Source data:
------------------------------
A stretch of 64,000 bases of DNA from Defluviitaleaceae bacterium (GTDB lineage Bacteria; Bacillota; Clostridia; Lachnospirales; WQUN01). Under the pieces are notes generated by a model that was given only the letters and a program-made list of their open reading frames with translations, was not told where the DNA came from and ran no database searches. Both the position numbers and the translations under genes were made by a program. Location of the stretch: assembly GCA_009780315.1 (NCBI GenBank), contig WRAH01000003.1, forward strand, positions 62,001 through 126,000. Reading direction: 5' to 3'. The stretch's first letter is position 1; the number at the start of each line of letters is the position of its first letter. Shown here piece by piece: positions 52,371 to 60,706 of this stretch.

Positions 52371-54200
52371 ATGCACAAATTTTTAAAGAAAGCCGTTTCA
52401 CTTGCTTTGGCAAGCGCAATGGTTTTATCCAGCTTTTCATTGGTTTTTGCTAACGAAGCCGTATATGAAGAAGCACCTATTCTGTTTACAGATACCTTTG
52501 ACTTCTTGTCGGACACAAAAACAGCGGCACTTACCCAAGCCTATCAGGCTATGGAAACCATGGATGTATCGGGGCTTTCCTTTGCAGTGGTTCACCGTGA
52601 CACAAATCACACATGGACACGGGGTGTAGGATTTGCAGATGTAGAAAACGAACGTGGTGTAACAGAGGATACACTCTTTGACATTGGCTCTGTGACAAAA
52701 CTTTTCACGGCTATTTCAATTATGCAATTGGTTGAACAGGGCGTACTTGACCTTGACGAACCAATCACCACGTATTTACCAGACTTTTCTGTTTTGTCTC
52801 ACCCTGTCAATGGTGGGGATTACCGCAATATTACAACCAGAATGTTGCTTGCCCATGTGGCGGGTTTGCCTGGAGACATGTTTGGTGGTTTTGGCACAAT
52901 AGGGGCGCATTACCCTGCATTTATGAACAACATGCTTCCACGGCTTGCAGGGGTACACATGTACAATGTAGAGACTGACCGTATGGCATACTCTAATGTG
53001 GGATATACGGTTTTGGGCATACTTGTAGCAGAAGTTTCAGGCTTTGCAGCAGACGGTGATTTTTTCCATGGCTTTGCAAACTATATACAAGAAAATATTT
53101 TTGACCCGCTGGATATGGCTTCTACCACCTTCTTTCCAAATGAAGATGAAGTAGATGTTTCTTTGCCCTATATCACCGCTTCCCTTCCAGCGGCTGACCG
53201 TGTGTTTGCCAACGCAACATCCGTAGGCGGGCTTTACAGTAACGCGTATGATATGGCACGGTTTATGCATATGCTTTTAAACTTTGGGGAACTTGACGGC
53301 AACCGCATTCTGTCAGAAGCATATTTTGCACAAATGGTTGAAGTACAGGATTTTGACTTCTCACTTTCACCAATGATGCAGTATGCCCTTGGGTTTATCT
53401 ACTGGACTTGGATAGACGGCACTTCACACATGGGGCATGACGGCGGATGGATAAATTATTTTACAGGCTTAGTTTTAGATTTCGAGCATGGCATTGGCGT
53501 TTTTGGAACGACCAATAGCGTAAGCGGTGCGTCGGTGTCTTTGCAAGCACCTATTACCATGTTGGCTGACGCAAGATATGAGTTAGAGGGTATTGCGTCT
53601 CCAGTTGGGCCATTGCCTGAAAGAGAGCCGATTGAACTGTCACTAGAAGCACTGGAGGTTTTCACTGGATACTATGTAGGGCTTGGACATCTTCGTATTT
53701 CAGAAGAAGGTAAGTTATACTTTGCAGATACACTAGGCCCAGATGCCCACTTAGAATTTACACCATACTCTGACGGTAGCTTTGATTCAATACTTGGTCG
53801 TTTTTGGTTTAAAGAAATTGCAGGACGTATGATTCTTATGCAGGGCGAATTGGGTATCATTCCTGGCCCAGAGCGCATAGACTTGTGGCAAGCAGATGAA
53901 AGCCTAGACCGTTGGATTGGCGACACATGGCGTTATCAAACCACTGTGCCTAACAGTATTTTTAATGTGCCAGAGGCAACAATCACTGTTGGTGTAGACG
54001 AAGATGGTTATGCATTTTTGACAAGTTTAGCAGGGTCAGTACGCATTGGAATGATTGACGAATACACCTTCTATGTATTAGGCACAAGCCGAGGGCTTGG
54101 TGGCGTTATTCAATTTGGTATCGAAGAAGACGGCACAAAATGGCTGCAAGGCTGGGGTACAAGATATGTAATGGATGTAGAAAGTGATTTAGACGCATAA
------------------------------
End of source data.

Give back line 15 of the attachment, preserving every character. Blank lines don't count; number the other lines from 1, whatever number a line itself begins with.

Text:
53501 TTTTGGAACGACCAATAGCGTAAGCGGTGCGTCGGTGTCTTTGCAAGCACCTATTACCATGTTGGCTGACGCAAGATATGAGTTAGAGGGTATTGCGTCT